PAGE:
If several layers are required, then the whole procedure, or a variant thereof, will have to be repeated for each new layer. An important aspect of the performance of a lithographic projection apparatus is the so-called alignment accuracy. In the manufacture of an IC, which is often built up of several (tens of) patterned layers, it is extremely important to ensure that the overlay juxtaposition) of the various stacked layers is as accurate as possible. For this purpose, a small reference mark is provided at one or more positions on the wafer, thus defining the origin of a co-ordinate system on the wafer; using optical and electronic means (referred to hereinafter as “alignment system”), this mark can then be re-located each time a new layer has to be juxtaposed on an existing layer, and can be used as an alignment reference.
Eventually, an array of devices will be present on the substrate (wafer). These devices are then separated from one another by a technique such as dicing or sawing, whence the individual devices can be mounted on a carrier, connected to pins, etc. Further information regarding such processes can be obtained, for example, from the book “Microchip Fabrication: A Practical Guide to Semiconductor Processing”, Third Edition, by Peter van Zant, McGraw Hill Publishing Co., 1997, ISBN 0-07-067250-4, incorporated herein by reference.
For the sake of simplicity, the projection system may hereinafter be referred to as the “lens”; however, this term should be broadly interpreted as encompassing various types of projection system, including refractive optics, reflective optics, and catadioptric systems, for example. The radiation system may also include components operating according to any of these design types for directing, shaping or controlling the projection beam of radiation, and such components may also be referred to below, collectively or singularly, as a “lens”. Further, the lithographic apparatus may be of a type having two or more substrate tables (and/or two or more mask tables). In such “multiple stage” devices the additional tables may be used in parallel, or preparatory steps may be carried out on one or more tables while one or more other tables are being used for exposures. Twin stage lithographic apparatus are described, for example, in U.S. Pat. No. 5,969,441 and WO 98/40791, incorporated herein by reference.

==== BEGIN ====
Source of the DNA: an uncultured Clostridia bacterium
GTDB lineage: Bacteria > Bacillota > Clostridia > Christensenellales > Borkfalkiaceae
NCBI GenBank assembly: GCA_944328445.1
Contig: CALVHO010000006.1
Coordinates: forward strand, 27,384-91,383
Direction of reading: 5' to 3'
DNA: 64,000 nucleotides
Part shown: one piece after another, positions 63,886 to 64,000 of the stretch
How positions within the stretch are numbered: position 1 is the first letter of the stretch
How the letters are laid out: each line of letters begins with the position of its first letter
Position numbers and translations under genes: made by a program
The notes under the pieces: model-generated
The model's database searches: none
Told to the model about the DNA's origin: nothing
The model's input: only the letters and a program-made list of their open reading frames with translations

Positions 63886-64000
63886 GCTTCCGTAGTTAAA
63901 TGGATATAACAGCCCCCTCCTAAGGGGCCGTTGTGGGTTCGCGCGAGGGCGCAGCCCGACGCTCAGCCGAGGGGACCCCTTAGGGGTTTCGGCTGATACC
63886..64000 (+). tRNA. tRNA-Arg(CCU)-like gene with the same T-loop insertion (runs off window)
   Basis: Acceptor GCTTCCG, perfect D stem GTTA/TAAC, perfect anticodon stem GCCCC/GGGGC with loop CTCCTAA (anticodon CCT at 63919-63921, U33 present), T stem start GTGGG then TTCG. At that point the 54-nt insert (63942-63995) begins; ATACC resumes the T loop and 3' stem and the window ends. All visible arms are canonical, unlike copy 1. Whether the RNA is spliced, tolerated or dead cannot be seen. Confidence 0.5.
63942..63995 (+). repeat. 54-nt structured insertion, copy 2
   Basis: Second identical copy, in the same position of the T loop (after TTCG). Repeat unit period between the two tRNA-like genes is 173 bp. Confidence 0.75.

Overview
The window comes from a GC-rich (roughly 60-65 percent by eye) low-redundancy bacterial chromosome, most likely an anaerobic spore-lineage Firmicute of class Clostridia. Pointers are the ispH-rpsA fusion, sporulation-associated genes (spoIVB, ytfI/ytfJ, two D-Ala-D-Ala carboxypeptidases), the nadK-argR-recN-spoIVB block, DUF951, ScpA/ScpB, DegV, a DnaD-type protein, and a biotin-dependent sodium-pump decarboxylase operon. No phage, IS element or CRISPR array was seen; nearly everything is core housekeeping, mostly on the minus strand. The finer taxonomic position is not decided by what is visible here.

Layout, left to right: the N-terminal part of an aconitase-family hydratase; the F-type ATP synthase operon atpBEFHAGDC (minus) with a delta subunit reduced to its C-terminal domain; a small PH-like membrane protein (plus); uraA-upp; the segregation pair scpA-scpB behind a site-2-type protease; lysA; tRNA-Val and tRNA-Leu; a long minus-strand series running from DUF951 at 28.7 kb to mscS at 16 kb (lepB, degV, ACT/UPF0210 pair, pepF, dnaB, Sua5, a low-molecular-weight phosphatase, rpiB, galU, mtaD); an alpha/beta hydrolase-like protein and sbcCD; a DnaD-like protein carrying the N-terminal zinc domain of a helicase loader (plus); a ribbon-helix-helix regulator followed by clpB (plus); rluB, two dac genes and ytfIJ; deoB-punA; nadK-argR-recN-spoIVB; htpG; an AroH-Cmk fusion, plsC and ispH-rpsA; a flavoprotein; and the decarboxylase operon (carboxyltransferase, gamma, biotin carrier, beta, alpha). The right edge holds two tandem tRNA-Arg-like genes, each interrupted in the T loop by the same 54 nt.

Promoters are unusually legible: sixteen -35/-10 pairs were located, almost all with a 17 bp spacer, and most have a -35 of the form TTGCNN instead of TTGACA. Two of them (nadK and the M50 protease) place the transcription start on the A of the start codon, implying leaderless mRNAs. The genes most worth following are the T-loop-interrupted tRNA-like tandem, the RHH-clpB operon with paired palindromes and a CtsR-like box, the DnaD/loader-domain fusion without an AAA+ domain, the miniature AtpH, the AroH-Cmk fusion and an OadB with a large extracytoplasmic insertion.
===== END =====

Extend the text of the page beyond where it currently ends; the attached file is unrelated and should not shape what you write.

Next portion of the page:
The phenomenon of lens heating can occur in the projection system of a lithographic projection apparatus. The projection lens becomes slightly heated by the projection beam radiation during exposures. As a result of this heating, refractive index changes occur, and a certain expansion of lens elements occurs, causing subtle changes in the geometric form of those elements, with an attendant change in their optical properties. This can result in the occurrence of new lens aberrations, or a change in existing aberrations. Because the occurrence or worsening of these aberrations depends on such matters as the particular lens geometry, lens material, projection wavelength, light source power, target portion size, and so on, the phenomenon is intrinsically unpredictable.